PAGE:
function along with a lambda function to create a new column in the DataFrame called ‘Price_Rounded’. The lambda function checks each value in the ‘Price’ column, and if the value is less than 1, it rounds the value to the nearest integer. Otherwise, the value remains unchanged. The resulting ‘Price_Rounded’ column contains the modified prices according to the specified condition.

```
df['Price_Rounded'] = df['Price'].apply(lambda x: round(x) if x < 1 else x)
print(df)
```

Lambda functions can be combined with other Pandas methods to perform more complex operations. We use a lambda function to square the elements in the ‘Price’ column of the DataFrame. We then apply the `mean()`

function to calculate the average of the squared prices.

```
avg_squared = df['Price'].apply(lambda x: x**2).mean()
print(avg_squared)
```

## Vectorized Operations

In addition to the `apply()`

, `applymap()`

, and `map()`

methods, Pandas supports vectorized operations, which enable you to perform element-wise operations on Series and DataFrames without using explicit loops or functions. Vectorized operations in Pandas are built on top of NumPy’s array operations, providing high performance and ease of use.

Here’s an example of multiplying two columns in a DataFrame using a vectorized operation:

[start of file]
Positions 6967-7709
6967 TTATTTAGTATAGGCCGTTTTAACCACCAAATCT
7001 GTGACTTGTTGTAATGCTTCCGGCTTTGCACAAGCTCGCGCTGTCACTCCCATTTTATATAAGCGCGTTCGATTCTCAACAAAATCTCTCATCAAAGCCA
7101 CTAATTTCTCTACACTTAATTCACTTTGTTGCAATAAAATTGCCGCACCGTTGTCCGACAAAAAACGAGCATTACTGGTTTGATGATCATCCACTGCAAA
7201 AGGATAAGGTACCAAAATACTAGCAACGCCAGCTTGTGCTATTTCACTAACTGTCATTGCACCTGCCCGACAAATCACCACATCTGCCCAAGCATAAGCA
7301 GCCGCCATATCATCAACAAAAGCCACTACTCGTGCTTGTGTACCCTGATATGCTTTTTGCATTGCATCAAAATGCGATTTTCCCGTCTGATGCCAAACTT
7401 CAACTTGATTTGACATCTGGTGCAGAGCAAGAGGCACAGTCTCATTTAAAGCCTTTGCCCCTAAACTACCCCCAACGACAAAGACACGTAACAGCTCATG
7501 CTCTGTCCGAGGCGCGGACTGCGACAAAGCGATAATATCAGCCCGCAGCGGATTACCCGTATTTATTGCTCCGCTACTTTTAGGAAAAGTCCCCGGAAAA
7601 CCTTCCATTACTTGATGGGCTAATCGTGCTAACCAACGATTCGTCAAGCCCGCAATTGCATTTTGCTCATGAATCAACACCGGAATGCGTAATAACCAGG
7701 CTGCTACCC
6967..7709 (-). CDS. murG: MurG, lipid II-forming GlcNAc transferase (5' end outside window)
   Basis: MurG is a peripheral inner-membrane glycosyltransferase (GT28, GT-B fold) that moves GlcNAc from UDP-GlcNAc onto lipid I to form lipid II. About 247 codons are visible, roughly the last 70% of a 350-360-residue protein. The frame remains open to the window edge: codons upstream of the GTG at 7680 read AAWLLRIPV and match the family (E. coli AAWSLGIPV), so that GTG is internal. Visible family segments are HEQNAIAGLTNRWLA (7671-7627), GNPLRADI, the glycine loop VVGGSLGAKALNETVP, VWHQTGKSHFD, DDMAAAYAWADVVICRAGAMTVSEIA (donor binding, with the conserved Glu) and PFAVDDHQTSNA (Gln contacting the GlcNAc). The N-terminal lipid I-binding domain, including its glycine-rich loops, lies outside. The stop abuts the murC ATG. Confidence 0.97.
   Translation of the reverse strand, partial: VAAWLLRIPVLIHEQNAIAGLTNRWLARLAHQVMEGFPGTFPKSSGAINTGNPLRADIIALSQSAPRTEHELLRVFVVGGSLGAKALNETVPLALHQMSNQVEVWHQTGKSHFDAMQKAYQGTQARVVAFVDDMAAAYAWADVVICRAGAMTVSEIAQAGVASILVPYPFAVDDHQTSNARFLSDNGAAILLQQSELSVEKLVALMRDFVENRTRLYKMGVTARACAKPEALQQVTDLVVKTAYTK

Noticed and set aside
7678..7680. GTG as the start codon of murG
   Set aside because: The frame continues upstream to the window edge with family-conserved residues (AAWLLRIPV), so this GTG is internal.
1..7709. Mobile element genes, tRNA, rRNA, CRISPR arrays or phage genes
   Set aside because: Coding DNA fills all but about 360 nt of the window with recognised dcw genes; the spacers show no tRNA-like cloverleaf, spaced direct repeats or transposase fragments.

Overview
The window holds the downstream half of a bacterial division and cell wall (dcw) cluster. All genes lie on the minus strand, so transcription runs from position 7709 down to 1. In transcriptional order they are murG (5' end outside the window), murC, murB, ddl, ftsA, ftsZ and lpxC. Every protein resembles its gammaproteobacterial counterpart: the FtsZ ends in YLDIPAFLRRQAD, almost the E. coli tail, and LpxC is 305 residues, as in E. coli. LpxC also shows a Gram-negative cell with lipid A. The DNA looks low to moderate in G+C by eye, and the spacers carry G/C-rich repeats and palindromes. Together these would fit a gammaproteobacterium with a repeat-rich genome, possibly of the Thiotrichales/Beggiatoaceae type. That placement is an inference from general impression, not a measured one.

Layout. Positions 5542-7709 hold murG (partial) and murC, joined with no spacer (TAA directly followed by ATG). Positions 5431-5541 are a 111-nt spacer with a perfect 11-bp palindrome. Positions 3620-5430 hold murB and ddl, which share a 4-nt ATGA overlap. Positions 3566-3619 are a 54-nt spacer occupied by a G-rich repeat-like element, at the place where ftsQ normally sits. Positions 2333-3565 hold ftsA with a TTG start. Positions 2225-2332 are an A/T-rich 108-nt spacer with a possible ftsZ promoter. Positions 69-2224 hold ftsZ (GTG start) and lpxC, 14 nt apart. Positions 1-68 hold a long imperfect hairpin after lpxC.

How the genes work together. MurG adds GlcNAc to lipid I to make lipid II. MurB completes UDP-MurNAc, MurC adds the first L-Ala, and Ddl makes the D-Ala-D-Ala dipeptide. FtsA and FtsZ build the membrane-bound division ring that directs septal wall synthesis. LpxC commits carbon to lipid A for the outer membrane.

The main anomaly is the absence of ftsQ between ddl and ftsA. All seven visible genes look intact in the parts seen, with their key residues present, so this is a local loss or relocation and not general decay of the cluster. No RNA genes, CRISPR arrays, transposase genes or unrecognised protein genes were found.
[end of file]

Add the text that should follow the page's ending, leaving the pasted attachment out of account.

```
df['Total_Price'] = df['Price'] * df['Quantity']
print(df)
```

You can also perform arithmetic operations, such as addition, subtraction, multiplication, and division, directly on DataFrames and Series:

```
df['Total_Price_with_Discount'] = df['Price'] * (1 - df['Discount']) * df['Quantity']
print(df)
```

Learn more about working with DataFrames in our comprehensive guide on understanding Pandas DataFrames.

## Conclusion

In this tutorial, we explored the various techniques for applying functions and mapping in Pandas, which are essential for transforming data in DataFrames. We learned how to use the `apply()`

, `applymap()`

, and `map()`

methods, as well as how to work with lambda functions and perform vectorized operations.

With this knowledge, you can now effectively transform and manipulate your data using Pandas. To further expand your Pandas skillset, consider diving into topics like **sorting, renaming, and merging DataFrames**, **grouping and aggregating data using GroupBy**, and **handling missing data in Pandas**.